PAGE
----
I removed the BMI values (self-reported) from the table below because I don’t think it is too important. (The average BMI of all participants is in the overweight category.) There were no differences between the groups in BMI or the Eating Disorder Inventory-3 (EDI-3) scores. Fourteen out of the 20 participants reported a history of disordered eating (70%).
The table below, again copied directly from the paper, summarizes broad eating disturbances experienced by the participants along with their EDI-3 scores. I am not sure what the EDI-3 scores would be of a non-eating disordered female, for example, so it is difficult for me to compare, except within a group. What are the EDI-3 scores for a non-ED, cis female, non-ED, cis male, and cis ED female and male (for bulimia and anorexia)?
Although Algars, in the discussion, mentions that the “current mean EDI-3 scores on the subscales Drive for Thinness & Body Dissatisfaction were comparable to that of adult women not suffering eating disorders. Nonetheless, a within-study control group would be really helpful.
Algars and colleagues identified nine themes (organized into three “higher -order constructs”) that came up through-out the interviews. (Algars et al used grounded theory coding to analyze the interviews.)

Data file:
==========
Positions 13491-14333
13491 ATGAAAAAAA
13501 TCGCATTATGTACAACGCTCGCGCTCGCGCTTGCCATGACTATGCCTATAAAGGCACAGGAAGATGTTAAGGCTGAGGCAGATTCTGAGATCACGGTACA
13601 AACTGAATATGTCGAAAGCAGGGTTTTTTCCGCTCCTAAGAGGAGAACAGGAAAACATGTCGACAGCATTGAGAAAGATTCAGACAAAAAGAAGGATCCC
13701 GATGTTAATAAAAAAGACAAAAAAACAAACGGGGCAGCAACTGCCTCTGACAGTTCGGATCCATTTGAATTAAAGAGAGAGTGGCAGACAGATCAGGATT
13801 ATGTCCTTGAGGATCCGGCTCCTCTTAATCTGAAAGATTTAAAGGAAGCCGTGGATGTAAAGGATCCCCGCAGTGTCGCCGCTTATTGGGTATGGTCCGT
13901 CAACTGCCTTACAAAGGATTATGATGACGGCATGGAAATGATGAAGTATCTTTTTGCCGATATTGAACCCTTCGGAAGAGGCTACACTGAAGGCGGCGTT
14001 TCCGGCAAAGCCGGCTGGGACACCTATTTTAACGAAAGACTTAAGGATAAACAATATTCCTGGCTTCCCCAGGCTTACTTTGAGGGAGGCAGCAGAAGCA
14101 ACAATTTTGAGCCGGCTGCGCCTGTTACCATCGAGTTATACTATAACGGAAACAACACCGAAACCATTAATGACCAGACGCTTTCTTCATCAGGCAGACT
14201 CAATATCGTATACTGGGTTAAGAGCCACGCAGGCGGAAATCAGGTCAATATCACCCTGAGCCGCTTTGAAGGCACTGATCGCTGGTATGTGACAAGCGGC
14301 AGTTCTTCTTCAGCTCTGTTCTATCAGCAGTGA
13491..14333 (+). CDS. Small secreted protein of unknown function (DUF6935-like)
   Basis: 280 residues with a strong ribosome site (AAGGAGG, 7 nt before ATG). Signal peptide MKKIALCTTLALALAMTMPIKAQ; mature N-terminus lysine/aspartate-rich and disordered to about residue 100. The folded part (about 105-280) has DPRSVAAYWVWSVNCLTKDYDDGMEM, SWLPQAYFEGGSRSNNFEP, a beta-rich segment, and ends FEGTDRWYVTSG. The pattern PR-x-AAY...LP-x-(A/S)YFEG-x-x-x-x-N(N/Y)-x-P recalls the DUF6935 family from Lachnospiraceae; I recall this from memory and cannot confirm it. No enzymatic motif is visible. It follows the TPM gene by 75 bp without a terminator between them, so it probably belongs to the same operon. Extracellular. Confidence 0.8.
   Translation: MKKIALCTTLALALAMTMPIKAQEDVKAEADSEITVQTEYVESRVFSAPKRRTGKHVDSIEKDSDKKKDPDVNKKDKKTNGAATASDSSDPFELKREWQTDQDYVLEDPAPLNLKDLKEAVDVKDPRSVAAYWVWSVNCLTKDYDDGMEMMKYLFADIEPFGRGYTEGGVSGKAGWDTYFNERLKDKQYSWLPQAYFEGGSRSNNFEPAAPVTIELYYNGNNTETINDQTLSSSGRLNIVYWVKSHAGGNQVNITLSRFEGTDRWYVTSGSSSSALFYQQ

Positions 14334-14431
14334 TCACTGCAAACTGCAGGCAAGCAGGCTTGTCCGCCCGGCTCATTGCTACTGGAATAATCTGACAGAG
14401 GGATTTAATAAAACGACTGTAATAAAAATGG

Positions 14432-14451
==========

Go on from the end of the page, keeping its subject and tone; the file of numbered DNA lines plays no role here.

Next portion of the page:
The three higher-order constructs were: the nature of disordered eating, the perceived cause of disordered eating and the impact of gender reassignment on disordered eating.
In terms of disordered eating, the majority of participants reported dieting (65%), 25% said they’ve experienced bingeing, 25% engaged in purging behaviours and 40% reported excessive exercise. Note, the percentages don’t add up because one participant could have experienced all four disordered eating behaviours (or three or two or none).
The descriptions of the disordered eating behaviours are indistinguishable from diagnosable eating disorders – at least in the Algars et al paper:
dieting: ... keeping track of and restricting calorie intake, only eating certain foods, avoiding situations in which people eat, purposefully maintaining an abnormally low body weight, and weighing themselves several times a day …
bingeing: … eating large amounts of food in a short time, being unable to stop eating although they felt sick, and feeling that they could not control their eating …
purging: … purging after binge-eating, while others also had purged after eating only small amounts of food. One trans male participant reported chewing and spitting …